The project can only be thwarted if the current government is ousted in the upcoming election, Péter Ungár told a press conference.
While there have been international examples of nuclear plants not going online over protests, Hungary should try to avert such a situation, Ungár said. Instead, voters will have the option of either voting against the Paks plant or for continuing “the pact between [Prime Minister Viktor] Orbán and [Russian President Vladimir] Putin”.
Ungár criticised the drawdown of a 38 million dollar Russian loan, saying that it was still unknown how this would be spent.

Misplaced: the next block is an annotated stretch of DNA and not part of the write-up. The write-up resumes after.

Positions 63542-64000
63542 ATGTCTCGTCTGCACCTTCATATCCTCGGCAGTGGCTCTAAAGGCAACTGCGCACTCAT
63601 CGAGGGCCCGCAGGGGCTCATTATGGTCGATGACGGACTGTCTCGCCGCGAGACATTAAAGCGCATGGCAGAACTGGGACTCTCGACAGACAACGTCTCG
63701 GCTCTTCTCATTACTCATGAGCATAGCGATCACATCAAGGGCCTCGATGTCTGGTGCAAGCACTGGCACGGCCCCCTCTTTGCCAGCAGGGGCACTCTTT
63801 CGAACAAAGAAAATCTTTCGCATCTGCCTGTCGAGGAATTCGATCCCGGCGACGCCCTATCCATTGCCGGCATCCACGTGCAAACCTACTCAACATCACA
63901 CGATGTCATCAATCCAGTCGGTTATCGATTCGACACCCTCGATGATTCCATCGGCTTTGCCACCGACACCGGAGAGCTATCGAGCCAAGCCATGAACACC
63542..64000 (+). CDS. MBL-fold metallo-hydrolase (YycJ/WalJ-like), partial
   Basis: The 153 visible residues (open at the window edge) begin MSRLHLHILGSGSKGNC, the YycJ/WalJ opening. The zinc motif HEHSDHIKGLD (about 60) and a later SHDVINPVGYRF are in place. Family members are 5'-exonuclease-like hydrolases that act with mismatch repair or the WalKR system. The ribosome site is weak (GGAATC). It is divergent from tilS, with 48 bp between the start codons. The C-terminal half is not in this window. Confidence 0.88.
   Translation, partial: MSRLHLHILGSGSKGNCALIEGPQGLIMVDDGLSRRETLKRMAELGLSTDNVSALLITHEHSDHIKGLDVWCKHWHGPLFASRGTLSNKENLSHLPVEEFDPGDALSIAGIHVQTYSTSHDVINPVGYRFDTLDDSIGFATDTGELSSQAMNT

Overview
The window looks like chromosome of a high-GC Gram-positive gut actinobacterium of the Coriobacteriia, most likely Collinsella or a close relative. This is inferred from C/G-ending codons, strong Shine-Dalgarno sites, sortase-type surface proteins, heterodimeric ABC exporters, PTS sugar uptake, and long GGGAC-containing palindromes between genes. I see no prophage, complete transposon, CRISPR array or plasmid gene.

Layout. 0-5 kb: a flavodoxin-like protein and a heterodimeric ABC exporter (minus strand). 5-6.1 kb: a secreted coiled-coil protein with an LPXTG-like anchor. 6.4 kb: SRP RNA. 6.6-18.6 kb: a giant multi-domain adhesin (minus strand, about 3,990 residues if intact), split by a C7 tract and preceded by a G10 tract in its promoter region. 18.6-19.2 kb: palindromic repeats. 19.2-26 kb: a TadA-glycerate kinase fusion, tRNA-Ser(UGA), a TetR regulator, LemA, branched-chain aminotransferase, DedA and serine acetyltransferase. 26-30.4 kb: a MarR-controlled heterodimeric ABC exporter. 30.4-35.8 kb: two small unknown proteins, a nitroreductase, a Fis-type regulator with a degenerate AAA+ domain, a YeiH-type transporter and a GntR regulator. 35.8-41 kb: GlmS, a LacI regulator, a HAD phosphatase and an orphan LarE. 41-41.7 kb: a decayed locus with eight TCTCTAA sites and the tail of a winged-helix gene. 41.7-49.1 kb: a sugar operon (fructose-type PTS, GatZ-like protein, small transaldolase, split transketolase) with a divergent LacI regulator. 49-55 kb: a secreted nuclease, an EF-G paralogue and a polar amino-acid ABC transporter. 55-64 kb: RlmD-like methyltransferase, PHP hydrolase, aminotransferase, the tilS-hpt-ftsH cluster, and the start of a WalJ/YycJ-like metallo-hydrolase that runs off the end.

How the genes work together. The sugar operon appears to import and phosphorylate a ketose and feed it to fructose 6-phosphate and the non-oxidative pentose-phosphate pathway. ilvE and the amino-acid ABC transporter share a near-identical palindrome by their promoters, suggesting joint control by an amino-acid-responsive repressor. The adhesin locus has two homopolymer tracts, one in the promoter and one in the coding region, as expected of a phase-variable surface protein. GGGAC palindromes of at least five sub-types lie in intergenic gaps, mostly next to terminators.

Several members of government have admitted that Hungary had a number of more favourable options for financing the Paks upgrade from the market, he added.
On the subject of Russia’s Power Machines (Siloviye Mashiny) challenging the result of a tender to deliver turbines for the plant, Ungar insisted that the only reason why the contract had not been awarded to a Russian bidder was because the government wanted to avoid a lawsuit from the American and German companies that won the tender.
He said that contrary to the government’s insistence, the share of Hungarian suppliers involved in the upgrade would not reach 40 percent.